The study also found that more recent turbines are performing even better than the earliest models, suggesting they could have a longer lifespan. The team says this makes a strong business case for further investment in the wind farm industry.

New research blows away claims that ageing wind farms are a bad investment


Your link did not include the data - but here is a pretty good analysis that comes to a similar conclusion. But if you read through this you will realize that a 25% fall off in output is still significant, and has not been previously accounted for in calculating lifecycle costs.

Also, output degradation is obviously not the only consideration for the _economically useful_ lifespan. O&M costs increase over time, and with output simultaneously degrading it should be no surprise that the point when a turbine has reached it's maximum economic life is less than the original design estimate of 20 years, and a 15 year estimate seems to be reasonable.

http://www.sciencedirect.com/science/ar ... 8113005727
To a man with a bunker, every problem looks like Armageddon.
User avatar
NWMossBack
Tar Sands
Tar Sands
 
Posts: 202
Joined: Wed 24 Jan 2007, 03:00:00
Location: Pacific NW USA

Re: THE Wind Power Thread pt 3 (merged)

Unread postby kublikhan » Sun 05 Nov 2017, 22:45:39

EROEI of wind is not 5:1. Depending on what source you use it's anywhere from 18:1 to 40:1:

40:1 - Comparative life cycle assessment of 2.0 MW wind turbines

25:1 - EROEI OF ELECTRICITY GENERATION

20:1 - Energy return on investment – which fuels win?

20:1 - EROI of different fuels and the implications for society

18:1 - The Economics of Renewable Energy(data in this study is 10-40 years old)

NWMossBack wrote:Your link did not include the data - but here is a pretty good analysis that comes to a similar conclusion.
That's the same paper I was talking about. My link was a high level overview of the paper, your link is the paper itself.

NWMossBack wrote:Also, output degradation is obviously not the only consideration for the _economically useful_ lifespan. O&M costs increase over time, and with output simultaneously degrading it should be no surprise that the point when a turbine has reached it's maximum economic life is less than the original design estimate of 20 years, and a 15 year estimate seems to be reasonable.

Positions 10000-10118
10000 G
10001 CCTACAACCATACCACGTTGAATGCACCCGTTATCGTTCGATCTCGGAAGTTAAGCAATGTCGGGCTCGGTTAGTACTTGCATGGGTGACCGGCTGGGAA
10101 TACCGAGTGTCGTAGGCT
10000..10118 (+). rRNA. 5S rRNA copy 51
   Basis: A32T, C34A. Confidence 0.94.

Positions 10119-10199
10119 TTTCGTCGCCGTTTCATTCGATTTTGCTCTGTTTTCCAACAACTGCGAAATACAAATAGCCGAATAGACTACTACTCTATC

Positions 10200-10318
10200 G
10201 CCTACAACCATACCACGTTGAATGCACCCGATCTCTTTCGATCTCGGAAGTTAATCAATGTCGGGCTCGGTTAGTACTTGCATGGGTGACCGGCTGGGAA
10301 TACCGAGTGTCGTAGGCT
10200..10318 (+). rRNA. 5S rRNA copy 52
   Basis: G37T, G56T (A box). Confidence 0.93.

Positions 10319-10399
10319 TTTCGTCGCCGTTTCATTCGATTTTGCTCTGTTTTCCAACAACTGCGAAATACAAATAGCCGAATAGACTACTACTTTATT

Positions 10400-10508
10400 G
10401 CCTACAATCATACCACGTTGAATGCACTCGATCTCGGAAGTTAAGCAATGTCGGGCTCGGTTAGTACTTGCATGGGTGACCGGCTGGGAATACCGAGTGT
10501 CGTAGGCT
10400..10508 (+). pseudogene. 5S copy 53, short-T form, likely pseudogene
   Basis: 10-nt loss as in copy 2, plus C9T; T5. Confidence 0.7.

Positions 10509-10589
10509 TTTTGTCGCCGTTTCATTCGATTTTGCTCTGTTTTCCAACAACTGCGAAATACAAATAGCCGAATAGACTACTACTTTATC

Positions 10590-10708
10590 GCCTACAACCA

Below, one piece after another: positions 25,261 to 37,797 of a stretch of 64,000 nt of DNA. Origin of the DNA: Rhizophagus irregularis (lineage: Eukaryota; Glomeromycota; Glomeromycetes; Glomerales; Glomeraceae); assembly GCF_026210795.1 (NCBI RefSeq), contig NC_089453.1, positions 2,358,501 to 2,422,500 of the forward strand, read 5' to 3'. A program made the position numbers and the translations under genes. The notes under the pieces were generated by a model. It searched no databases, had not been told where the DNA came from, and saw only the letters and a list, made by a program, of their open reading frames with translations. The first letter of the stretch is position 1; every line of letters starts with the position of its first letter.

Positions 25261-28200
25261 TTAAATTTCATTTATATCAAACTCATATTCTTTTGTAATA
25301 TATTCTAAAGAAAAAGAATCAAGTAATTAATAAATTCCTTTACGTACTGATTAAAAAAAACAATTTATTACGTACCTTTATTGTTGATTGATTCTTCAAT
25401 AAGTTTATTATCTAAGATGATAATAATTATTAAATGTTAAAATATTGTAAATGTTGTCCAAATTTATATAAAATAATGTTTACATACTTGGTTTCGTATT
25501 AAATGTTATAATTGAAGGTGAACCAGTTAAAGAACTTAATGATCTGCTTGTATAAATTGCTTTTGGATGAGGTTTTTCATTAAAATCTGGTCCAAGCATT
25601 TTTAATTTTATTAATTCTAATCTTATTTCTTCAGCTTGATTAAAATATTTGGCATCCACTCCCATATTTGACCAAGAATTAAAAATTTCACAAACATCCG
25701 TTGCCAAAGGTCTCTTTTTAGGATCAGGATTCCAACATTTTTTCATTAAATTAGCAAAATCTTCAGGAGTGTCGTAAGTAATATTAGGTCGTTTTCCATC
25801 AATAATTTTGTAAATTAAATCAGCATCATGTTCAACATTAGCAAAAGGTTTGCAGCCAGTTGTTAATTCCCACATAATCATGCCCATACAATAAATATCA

The wind farms are not mothballed at 15-20 years though. They are repowered(upgraded) to newer parts.

The idea that wind farms only have 20-year useful lives “is ridiculous.” Warren Buffett’s MidAmerican Energy Co. said last month that it would upgrade hundreds of older turbines at power plants in Iowa. The reasons aren’t limited to age and health. Newer turbines produce more electricity than older models, so owners can downsize their power plants without reducing electricity output. And these jobs are sometimes easier than building new wind farms because power lines and permits are usually already in place.
The oil barrel is half-full.
User avatar
kublikhan
Fusion
Fusion
 
Posts: 4017
Joined: Tue 06 Nov 2007, 03:00:00
Location: Illinois

Re: THE Wind Power Thread pt 3 (merged)

Unread postby ROCKMAN » Sun 05 Nov 2017, 23:53:33

Offshore, offshore, offshore. Having dealt with offshore facility construction, maintenance and abandonment for more then 4 decades its costs don't even exist in the same universe as onshore wind power. I don't care what numbers anyone tosses out. The cost for just one offshore service boat to run a couple of hands out for a day to check on a turbine could cost more then the normal maintenance of a 50 turbine onshore wind farm for a month.

Lifetime of a project: argue on. But a typical oil well drilled over the last 50+ years produced a meaningful amount of daily oil for less then 15 years. And many very profitable ones lasted less then 10 years. I don't recall any operator bitching about a profitable well being abandoned after a "short life".